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Charles Dickens’ “A Christmas Carol” was originally published in 1843, over 175 years ago. But this year on the Ellen Theatre stage, it feels new.

“This is not the “Christmas Carol” you thought you were going to see,” director Mark Kuntz said. “I get the challenge of reinventing a classic.”

The Ellen has performed “A Christmas Carol” for years and has spent the past three performing the same script. That changed this year, when the theater decided to breathe new life into the play by using a different adaptation. The three famous spirits that visit Ebenezer Scrooge are all played by women and, of the 28 cast members, more than half have never performed on the Ellen’s stage before.

“To me, that brings a different kind of energy,” said John Ludin, the executive director of the Ellen and Montana Theatreworks, the theater company that calls the Ellen its home. “There isn’t anything that is the same other than the bones of the story.”

Joshua Bartkoske, 22, is one of those cast members who is new to the Ellen’s stage. He did some theater in high school, but “A Christmas Carol” is his first production since then.

“I’ve never been in such an environment,” said Bartkoske, who plays the character Topper and a policeman. “It’s such an exciting thing to make it come to life.”

Joel Jahnke, however, isn’t a newcomer to the stage. Jahnke has played Scrooge for the past three years. He said it’s an “honor and a rare treat” to reprise his role as Scrooge, calling the play “one of the greatest stories of redemption ever told.”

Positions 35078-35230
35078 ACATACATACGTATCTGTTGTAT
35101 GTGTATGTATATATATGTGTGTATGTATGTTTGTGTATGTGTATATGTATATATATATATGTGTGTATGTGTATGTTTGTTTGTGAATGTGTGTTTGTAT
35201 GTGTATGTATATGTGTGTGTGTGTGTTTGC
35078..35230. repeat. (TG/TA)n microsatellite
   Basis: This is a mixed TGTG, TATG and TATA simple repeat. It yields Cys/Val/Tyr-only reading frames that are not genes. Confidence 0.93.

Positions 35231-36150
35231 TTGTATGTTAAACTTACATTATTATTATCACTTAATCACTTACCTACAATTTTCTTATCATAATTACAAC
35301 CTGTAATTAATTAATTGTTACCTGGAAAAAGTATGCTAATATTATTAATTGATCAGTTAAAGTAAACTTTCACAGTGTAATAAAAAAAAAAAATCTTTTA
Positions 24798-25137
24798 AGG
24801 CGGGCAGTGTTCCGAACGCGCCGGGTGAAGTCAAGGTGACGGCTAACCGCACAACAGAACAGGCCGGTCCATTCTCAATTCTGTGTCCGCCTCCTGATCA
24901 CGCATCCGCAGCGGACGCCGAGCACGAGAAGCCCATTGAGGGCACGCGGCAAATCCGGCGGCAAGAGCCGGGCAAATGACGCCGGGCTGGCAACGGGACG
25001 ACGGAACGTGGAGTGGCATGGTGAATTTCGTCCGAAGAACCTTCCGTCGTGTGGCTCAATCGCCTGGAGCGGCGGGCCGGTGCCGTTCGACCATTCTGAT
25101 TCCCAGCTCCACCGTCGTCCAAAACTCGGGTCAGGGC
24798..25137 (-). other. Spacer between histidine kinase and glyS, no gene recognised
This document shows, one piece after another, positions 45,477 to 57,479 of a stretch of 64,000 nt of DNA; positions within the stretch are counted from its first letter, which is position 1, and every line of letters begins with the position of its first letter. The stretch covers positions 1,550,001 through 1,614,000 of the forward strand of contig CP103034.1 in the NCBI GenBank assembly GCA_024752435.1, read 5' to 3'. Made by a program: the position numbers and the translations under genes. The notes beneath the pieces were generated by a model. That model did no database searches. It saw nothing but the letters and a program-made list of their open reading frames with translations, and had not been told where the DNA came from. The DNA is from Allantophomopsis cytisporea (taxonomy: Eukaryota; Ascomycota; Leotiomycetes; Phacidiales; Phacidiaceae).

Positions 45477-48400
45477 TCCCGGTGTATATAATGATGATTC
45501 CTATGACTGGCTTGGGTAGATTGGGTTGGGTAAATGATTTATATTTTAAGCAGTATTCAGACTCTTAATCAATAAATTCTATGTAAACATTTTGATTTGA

“You want the audience to go along on this ride with Scrooge, not just watch him,” Jahnke said. “It’ll seem like a whole new play.”

Jahnke was the artistic director for over three decades with Montana Shakespeare in the Parks and worked with Kuntz and Bartkoske while they were in college at Montana State University. Kuntz said Jahnke was a “mentor” to him, and Bartkoske echoed that sentiment.

“When I see him playing Scrooge, not only am I helping tell a tale ... I get to, in a way, honor him,” said Bartkoske. “It’s a really cool experience to watch him.”

Jahnke said this year will likely be his last reprising his role as the infamous penny-pinching Scrooge.

“[I’ll] go out on a high note,” he said.

The play isn’t intended to scare audience members, but it does tell a story that includes some elements which may scare young kids.

“The goal wasn’t to scare people but to tell the story faithfully, and there is some supernatural to that,” Ludin said.

If one can brave a few hair-raising scenes, Ludin said play is a work of art in more ways than one, citing the acting, the set painting, the costume design and the dedication of all those involved.

“For anybody who’s interested in anything artistic ... it’s being expressed up there,” said Ludin. “I love that.”

“A Christmas Carol” opens at the Ellen Theatre on Friday, Dec. 6 at 7:30 p.m. and runs every weekend and select weekdays until Sunday, Dec. 22. Tickets for the show can be bought at the Ellen’s box office and online at theellentheatre.com.

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Melissa Loveridge can be reached at mloveridge@dailychronicle.com or at (406) 582-2651.